Study Abroad can be more physically and mentally demanding than being at your home university because the systems and requirements are different. Many students experience additional difficulties while adjusting to culture shock, especially after the “honeymoon period” ends.

I can manage my condition on my own, so I don’t need to share any information.

You may have been managing on your own in your home country for a long time, but Akita is a new and different environment. Off campus, there is little to no support available in English, and trying to get information from the internet has resulted in disaster for more than one student here in the past. AIU’s staff have experience dealing with many conditions in this environment. If we do not have enough information and cannot help you in time, you may have to return home early and lose a semester of credits and financial aid.

I can get my prescription refilled in Japan, or get a similar medication.

Absolutely not.
Foreign prescriptions and diagnoses are not valid in Japan, and many medicines are not available here. If you run out of medication in Japan, you would need to be re-diagnosed by a Japanese doctor (in Japanese) before you could get a new prescription. Sometimes, this can take weeks. You must bring enough of your regular and emergency medicine for your entire stay in Japan.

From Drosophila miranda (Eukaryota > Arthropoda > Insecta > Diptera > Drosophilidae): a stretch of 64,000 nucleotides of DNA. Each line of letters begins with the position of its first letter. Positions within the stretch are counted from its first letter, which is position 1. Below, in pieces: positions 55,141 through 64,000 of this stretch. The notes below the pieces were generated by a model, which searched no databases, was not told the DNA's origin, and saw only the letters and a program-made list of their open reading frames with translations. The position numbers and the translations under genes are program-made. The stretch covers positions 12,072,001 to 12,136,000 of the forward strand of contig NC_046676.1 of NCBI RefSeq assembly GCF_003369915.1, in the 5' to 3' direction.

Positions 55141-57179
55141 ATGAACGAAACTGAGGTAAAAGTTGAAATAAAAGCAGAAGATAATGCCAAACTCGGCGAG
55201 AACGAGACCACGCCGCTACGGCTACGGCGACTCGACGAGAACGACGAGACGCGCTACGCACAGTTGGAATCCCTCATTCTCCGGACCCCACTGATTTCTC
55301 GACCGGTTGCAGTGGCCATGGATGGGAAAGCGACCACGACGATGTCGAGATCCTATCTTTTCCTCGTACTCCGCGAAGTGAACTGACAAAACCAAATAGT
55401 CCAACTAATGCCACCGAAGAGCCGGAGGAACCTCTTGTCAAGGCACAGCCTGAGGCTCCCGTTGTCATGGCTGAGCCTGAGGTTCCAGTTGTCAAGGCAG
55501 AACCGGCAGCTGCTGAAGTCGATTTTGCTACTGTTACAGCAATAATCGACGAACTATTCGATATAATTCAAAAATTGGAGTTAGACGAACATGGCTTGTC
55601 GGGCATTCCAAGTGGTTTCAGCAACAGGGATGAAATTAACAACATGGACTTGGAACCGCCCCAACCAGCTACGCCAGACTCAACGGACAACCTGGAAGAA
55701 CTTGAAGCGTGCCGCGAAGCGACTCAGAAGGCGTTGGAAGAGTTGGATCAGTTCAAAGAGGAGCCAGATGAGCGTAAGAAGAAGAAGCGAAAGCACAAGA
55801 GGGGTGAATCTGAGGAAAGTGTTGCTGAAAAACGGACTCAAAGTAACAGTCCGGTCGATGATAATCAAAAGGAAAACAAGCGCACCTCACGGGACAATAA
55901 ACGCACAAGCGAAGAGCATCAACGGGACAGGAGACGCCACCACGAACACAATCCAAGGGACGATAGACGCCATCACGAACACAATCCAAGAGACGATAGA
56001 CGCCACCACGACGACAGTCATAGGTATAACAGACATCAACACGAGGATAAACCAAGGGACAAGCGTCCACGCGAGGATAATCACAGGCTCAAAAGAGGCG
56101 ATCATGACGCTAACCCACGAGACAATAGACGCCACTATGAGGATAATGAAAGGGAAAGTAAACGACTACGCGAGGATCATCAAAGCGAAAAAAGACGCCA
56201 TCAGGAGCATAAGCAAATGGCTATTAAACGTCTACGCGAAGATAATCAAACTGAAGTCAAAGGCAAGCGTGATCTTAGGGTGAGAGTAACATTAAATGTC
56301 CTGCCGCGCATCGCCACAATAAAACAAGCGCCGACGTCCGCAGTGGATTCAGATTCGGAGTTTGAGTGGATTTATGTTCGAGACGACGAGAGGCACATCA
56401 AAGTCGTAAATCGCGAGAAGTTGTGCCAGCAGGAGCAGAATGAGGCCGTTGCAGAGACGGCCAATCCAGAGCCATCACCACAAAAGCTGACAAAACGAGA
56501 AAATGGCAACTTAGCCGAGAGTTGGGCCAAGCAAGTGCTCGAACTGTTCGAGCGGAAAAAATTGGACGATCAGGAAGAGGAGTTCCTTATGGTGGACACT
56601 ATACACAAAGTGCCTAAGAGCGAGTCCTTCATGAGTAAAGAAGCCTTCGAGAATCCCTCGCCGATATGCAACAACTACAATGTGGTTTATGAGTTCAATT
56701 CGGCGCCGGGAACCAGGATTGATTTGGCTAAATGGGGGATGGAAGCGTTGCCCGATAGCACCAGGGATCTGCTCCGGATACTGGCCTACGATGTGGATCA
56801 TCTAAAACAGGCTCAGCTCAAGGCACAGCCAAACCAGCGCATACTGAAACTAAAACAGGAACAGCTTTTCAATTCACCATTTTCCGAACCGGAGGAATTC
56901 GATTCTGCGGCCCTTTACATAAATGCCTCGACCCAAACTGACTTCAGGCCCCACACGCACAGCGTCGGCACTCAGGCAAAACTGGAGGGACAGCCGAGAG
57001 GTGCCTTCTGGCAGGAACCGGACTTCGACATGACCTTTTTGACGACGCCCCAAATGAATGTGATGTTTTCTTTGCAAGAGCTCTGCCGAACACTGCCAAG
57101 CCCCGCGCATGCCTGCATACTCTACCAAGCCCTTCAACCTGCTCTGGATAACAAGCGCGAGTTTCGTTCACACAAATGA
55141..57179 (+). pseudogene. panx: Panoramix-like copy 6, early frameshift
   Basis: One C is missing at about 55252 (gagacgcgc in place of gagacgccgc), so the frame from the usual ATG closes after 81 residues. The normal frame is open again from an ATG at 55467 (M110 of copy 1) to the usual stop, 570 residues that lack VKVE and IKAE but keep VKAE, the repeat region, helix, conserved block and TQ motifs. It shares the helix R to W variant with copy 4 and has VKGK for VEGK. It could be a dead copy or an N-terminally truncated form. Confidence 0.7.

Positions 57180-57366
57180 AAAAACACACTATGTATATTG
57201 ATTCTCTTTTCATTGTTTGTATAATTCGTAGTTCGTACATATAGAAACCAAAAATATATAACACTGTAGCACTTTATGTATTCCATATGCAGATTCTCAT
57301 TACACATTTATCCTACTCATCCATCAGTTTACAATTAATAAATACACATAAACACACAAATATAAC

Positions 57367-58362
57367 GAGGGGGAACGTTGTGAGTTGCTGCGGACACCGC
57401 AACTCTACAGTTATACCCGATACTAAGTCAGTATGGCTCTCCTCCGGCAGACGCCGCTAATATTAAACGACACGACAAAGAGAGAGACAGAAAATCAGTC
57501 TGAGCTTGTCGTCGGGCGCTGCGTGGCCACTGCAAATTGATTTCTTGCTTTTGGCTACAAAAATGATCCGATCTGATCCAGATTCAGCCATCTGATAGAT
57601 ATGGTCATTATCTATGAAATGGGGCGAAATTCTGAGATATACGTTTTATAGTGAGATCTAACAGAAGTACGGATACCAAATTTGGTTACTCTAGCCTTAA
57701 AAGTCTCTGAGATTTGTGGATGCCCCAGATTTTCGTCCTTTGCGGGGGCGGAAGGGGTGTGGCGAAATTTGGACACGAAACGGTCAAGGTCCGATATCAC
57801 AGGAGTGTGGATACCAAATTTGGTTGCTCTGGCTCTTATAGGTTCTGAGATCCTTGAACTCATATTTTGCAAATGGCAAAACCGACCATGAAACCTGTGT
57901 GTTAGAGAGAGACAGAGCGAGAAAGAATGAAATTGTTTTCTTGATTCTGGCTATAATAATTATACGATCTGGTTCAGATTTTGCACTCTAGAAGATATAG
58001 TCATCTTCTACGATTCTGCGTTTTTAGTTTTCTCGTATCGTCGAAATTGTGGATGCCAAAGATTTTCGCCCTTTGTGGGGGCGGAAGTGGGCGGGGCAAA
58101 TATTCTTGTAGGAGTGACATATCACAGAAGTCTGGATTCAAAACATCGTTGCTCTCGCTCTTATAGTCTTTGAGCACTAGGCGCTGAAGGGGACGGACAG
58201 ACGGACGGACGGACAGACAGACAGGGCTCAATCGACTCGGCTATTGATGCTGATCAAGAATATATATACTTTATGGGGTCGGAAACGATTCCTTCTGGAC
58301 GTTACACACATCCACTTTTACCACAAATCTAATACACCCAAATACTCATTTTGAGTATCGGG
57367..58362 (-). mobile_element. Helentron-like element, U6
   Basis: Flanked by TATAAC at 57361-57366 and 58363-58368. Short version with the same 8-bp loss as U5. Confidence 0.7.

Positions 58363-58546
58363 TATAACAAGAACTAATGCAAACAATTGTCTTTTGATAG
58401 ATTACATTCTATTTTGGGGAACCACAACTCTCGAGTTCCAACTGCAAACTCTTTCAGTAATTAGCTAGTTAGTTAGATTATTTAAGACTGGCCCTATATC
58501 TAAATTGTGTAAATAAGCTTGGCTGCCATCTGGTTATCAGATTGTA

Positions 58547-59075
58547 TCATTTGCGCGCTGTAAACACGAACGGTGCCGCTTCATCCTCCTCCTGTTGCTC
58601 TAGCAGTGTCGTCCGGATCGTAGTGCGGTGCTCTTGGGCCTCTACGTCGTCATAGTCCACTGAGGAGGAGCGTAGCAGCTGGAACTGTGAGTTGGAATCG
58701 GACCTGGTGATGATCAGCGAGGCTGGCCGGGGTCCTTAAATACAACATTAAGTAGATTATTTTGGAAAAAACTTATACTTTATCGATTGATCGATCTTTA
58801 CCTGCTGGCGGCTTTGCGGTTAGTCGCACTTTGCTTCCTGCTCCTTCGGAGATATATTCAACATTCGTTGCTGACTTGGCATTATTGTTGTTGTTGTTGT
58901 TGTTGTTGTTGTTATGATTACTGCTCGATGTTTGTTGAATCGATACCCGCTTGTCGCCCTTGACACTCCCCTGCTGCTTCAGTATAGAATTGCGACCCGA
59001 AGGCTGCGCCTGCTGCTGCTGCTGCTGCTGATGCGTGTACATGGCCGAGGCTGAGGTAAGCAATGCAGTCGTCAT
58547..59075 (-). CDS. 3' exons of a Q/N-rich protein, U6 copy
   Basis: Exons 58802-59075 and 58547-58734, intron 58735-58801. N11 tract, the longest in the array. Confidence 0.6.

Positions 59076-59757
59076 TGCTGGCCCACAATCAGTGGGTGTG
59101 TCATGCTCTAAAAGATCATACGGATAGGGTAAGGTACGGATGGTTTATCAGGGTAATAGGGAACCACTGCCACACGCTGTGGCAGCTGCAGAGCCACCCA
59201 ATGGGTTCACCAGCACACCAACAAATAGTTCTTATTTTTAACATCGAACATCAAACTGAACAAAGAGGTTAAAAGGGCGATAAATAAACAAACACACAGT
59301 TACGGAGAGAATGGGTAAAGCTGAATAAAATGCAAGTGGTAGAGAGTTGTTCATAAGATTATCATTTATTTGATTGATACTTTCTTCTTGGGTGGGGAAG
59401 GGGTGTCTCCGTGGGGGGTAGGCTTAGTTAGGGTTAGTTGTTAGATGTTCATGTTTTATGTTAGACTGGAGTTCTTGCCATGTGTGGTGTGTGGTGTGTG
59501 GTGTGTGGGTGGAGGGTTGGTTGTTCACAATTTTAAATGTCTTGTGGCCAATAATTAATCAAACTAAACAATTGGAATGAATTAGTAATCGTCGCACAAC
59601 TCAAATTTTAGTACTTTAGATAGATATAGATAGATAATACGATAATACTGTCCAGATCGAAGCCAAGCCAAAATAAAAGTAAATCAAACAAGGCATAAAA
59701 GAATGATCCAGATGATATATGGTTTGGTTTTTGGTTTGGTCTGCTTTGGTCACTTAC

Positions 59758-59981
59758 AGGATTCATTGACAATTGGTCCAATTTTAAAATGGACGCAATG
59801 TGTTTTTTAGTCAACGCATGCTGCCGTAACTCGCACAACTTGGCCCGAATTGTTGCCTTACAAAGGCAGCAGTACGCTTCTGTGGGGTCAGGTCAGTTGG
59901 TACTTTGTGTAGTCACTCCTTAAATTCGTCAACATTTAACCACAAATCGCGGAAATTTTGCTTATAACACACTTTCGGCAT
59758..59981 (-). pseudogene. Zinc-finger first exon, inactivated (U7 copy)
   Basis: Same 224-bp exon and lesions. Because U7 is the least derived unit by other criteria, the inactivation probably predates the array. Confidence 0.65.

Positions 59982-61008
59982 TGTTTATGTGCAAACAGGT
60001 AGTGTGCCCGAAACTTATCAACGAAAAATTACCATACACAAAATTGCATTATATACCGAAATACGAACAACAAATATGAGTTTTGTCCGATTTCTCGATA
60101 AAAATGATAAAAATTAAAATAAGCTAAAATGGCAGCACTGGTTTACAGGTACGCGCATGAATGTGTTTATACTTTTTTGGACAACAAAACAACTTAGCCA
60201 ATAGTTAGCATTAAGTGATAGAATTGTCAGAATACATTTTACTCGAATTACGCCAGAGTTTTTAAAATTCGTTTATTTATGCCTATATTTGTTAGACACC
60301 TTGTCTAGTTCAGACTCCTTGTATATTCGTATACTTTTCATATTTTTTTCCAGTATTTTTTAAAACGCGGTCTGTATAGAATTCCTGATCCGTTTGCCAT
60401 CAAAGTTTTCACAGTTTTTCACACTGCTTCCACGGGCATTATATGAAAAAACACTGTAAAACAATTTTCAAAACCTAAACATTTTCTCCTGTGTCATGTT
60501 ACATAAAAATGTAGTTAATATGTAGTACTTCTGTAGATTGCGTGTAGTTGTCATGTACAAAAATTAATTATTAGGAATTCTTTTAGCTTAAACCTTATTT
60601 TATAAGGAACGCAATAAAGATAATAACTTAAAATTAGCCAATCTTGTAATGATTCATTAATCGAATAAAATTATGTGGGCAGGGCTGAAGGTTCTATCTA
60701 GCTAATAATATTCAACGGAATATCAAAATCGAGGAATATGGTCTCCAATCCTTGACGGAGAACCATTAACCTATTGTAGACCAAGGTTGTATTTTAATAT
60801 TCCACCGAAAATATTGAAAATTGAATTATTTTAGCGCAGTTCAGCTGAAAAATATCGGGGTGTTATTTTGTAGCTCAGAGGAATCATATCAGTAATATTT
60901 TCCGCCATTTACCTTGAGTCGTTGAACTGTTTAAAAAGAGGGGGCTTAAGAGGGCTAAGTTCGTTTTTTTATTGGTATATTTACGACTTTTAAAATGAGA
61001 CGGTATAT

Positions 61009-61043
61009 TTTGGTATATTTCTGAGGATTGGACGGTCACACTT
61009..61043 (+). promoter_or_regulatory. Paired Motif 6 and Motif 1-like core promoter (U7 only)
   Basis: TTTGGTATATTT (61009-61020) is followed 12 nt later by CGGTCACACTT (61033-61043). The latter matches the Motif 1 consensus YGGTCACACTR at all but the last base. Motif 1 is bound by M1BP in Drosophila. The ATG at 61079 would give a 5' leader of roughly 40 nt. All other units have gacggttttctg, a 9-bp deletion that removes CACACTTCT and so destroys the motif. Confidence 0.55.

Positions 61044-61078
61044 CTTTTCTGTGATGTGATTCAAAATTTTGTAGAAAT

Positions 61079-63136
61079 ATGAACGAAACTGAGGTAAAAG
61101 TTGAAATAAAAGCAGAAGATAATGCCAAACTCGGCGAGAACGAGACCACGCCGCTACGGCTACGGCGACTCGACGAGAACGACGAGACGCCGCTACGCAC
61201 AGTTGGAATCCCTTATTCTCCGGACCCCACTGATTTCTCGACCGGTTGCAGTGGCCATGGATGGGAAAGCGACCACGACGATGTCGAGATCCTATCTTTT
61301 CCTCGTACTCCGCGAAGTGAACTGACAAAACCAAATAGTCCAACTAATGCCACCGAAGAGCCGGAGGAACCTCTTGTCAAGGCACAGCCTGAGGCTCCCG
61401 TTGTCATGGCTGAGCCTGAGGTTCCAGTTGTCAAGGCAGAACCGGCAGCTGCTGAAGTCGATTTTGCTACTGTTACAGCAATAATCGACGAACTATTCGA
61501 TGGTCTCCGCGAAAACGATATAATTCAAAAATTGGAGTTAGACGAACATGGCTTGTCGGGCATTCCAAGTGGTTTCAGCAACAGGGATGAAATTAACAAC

My medicine is controlled and I cannot get a long enough prescription.

There are exceptions to prescription limits for international travelers.
If your primary caregiver is unwilling to help you with this process, contact a doctor who specializes in travel medicine. If your medication is illegal in Japan, then you will need to change to a legal medication under your current doctor’s care immediately.

If I run out of medicine, I can have my parents mail it to me.

Many medications cannot be sent through the mail.
They can only be brought by the patient with a prescription and a “Yunyu Kakunin-sho,” a kind of import certificate.

If I get sick and miss a few classes, it’s no big deal.

At AIU, you are expected to attend every class and attendance/participation are included in grades. Missing classes can result in an automatic failing grade. As an international student, attendance is also mandatory to maintain your student visa status required for all exchange students in the regular semesters and some short-stay visa holders in the special programs such as the Summer Program and J-CIP:A Program.

Center for International Affairs
Akita International University
Yuwa, Akita-City 010-1292 Japan
Tel. +81-(0)18-886-5927, +81-(0)18-886-5937
Fax. +81-(0)18-886-5853
Inbound Students:[mail international]
Outbound Students:[mail studyabroad]
Office Hours (Mon – Fri) 9:00 – 12:00 and 13:00 – 17:00